- Progressive overload: The program would gradually increase the weight or difficulty of the exercises to continue challenging the muscles and stimulating growth.
- Variety in training: The program would include a variety of exercises and training modalities such as heavy weightlifting, high-rep training, and endurance training to target different muscle fibers and promote different adaptations.
- Emphasis on recovery: The program would include appropriate recovery strategies such as adequate rest, proper nutrition, and active recovery methods to minimize muscle damage and promote healing.
- Monitoring of progress: The program would include regular assessments of strength, muscle mass, and other markers of progress to ensure that the individual is on track to achieving their goals.
- Adaptations based on the goals: The program could include different types of training based on the goals of the individual. For example, if the goal is to increase muscle mass, the program would include more heavy weightlifting exercises, if the goal is to increase endurance, the program would include more high-rep training and endurance-type exercises.
- Keep in mind that muscle memory is not as robust as previously thought, the program should not include extended periods of inactivity.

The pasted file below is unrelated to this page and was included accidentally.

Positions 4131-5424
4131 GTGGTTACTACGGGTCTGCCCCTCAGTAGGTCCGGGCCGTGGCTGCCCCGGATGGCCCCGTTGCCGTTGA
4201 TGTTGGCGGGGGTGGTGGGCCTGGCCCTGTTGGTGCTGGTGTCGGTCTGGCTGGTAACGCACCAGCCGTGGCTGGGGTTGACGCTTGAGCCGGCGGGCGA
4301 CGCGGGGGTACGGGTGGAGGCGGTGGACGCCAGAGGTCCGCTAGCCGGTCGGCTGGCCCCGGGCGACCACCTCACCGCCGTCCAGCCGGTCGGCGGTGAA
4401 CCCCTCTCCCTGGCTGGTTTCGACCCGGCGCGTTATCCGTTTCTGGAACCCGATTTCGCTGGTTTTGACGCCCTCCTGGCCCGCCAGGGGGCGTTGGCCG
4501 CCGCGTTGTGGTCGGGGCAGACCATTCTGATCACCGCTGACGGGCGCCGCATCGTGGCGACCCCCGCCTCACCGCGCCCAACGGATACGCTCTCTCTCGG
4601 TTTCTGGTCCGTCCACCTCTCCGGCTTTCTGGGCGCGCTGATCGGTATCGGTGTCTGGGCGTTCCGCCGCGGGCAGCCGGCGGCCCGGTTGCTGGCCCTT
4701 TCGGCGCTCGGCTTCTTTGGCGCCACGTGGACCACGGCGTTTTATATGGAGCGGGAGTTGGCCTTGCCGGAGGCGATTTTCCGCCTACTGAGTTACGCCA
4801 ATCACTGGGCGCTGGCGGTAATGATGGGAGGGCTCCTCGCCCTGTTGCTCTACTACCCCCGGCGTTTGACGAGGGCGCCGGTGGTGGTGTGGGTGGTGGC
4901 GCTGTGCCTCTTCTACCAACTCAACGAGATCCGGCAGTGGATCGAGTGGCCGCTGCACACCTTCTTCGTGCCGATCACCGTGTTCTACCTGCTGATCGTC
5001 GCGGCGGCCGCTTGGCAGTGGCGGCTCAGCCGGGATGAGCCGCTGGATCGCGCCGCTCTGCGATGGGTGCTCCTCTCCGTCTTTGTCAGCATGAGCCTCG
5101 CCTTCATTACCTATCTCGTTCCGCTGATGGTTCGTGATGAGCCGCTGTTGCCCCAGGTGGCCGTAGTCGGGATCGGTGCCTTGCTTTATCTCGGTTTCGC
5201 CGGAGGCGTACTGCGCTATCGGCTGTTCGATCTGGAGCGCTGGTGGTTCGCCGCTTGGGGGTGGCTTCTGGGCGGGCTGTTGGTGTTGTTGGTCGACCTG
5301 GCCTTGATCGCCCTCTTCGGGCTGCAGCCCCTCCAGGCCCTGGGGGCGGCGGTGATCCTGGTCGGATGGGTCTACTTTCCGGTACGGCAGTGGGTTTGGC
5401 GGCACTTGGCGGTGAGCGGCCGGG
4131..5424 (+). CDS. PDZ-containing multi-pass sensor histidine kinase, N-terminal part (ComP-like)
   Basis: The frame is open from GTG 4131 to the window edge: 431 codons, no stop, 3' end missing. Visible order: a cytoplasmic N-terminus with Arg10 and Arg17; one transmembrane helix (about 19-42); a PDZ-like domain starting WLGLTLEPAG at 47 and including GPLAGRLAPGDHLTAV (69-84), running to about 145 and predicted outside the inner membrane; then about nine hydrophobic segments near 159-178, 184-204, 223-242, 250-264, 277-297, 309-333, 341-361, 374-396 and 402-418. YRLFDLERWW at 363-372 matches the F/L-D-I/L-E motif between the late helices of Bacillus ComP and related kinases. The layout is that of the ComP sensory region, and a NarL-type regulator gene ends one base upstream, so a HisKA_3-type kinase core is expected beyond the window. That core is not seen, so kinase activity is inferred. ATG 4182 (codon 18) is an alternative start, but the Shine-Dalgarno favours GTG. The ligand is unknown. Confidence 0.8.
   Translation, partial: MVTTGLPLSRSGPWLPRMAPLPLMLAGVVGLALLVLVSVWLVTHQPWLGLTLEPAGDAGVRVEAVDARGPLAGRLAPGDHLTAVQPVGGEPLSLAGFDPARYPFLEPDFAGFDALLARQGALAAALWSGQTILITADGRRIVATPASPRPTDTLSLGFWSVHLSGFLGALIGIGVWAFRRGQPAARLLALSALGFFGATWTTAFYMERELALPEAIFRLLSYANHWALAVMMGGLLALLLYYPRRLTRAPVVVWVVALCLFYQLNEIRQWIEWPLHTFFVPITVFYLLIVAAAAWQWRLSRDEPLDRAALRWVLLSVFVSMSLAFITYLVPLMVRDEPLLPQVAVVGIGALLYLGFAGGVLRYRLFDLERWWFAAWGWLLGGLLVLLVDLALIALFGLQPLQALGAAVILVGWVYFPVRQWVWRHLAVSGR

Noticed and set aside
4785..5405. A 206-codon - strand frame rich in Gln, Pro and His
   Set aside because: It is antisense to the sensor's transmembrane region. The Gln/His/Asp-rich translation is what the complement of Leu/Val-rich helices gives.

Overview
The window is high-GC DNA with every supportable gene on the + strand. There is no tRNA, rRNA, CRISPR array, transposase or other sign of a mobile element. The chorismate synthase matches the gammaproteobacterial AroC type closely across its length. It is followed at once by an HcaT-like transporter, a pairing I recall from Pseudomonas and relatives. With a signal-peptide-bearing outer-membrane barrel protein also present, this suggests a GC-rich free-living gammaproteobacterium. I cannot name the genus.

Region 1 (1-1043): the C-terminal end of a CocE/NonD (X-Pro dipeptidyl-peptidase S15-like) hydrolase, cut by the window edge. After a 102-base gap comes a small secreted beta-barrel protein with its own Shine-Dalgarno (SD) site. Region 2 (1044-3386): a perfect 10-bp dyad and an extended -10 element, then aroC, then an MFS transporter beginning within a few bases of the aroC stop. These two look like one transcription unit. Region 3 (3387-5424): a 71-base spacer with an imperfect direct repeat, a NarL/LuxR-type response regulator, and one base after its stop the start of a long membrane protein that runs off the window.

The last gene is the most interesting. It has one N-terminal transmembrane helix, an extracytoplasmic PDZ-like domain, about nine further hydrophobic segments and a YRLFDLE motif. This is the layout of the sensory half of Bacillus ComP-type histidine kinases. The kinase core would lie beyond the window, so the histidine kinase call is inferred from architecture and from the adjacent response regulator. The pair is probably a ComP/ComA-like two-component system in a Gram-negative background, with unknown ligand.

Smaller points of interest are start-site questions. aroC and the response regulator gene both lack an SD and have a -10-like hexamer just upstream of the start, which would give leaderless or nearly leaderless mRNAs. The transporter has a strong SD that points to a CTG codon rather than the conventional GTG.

It’s worth mentioning that a program tailored to an individual’s needs and goals would be the best approach, taking into account factors such as fitness level, age, health conditions, and more.
Dr. Andy Galpin is a professor of kinesiology and the director of the Center for Sport Performance at California State University, Fullerton. He is also a research scientist at the Pennington Biomedical Research Center in Baton Rouge, Louisiana. He is known for his research on muscle physiology, muscle damage, and muscle recovery.
Dr. Galpin received his Bachelor of Science degree in exercise science from the University of Nevada, Las Vegas, and his Master of Science and Ph.D. in kinesiology from the University of California, Los Angeles. He then completed a postdoctoral fellowship at the University of California, San Francisco, where he studied muscle physiology and muscle damage.
Dr. Galpin has published over 50 scientific articles and book chapters in the field of muscle physiology and muscle damage, he also been invited to present his research at conferences around the world. He has also been a guest on many podcasts and YouTube channels.
Dr. Galpin is also a competitive powerlifter and has competed at the national and international level. He brings his practical experience as an athlete to his research, which helps to ensure that his findings are relevant and applicable to real-world settings.
Dr. Galpin’s research has been featured in several media outlets such as Men’s Health, The New York Times, Forbes, and many more. He is considered an expert in the field of muscle physiology and muscle damage and has made important contributions to our understanding of how muscles adapt to different types of training and how muscle damage, recovery, and memory play a role in performance.